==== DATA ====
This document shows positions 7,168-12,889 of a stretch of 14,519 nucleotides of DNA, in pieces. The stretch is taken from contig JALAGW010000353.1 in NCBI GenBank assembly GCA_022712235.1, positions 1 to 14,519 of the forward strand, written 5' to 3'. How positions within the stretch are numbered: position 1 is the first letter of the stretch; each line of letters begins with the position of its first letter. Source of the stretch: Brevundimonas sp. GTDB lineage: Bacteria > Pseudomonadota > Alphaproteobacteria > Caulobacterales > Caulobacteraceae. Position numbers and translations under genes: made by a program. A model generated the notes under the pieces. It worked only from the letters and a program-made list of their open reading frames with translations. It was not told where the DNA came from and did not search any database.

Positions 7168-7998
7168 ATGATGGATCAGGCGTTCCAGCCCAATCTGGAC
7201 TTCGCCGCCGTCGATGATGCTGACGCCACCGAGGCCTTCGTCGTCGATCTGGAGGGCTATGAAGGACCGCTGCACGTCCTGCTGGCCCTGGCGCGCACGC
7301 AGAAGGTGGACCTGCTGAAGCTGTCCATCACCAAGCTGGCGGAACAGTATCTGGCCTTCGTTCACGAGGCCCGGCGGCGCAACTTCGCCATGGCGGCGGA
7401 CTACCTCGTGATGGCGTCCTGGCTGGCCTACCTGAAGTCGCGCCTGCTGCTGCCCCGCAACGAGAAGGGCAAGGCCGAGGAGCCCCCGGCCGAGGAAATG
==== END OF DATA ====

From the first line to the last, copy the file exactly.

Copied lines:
This document shows positions 7,168-12,889 of a stretch of 14,519 nucleotides of DNA, in pieces. The stretch is taken from contig JALAGW010000353.1 in NCBI GenBank assembly GCA_022712235.1, positions 1 to 14,519 of the forward strand, written 5' to 3'. How positions within the stretch are numbered: position 1 is the first letter of the stretch; each line of letters begins with the position of its first letter. Source of the stretch: Brevundimonas sp. GTDB lineage: Bacteria > Pseudomonadota > Alphaproteobacteria > Caulobacterales > Caulobacteraceae. Position numbers and translations under genes: made by a program. A model generated the notes under the pieces. It worked only from the letters and a program-made list of their open reading frames with translations. It was not told where the DNA came from and did not search any database.

Positions 7168-7998
7168 ATGATGGATCAGGCGTTCCAGCCCAATCTGGAC
7201 TTCGCCGCCGTCGATGATGCTGACGCCACCGAGGCCTTCGTCGTCGATCTGGAGGGCTATGAAGGACCGCTGCACGTCCTGCTGGCCCTGGCGCGCACGC
7301 AGAAGGTGGACCTGCTGAAGCTGTCCATCACCAAGCTGGCGGAACAGTATCTGGCCTTCGTTCACGAGGCCCGGCGGCGCAACTTCGCCATGGCGGCGGA
7401 CTACCTCGTGATGGCGTCCTGGCTGGCCTACCTGAAGTCGCGCCTGCTGCTGCCCCGCAACGAGAAGGGCAAGGCCGAGGAGCCCCCGGCCGAGGAAATG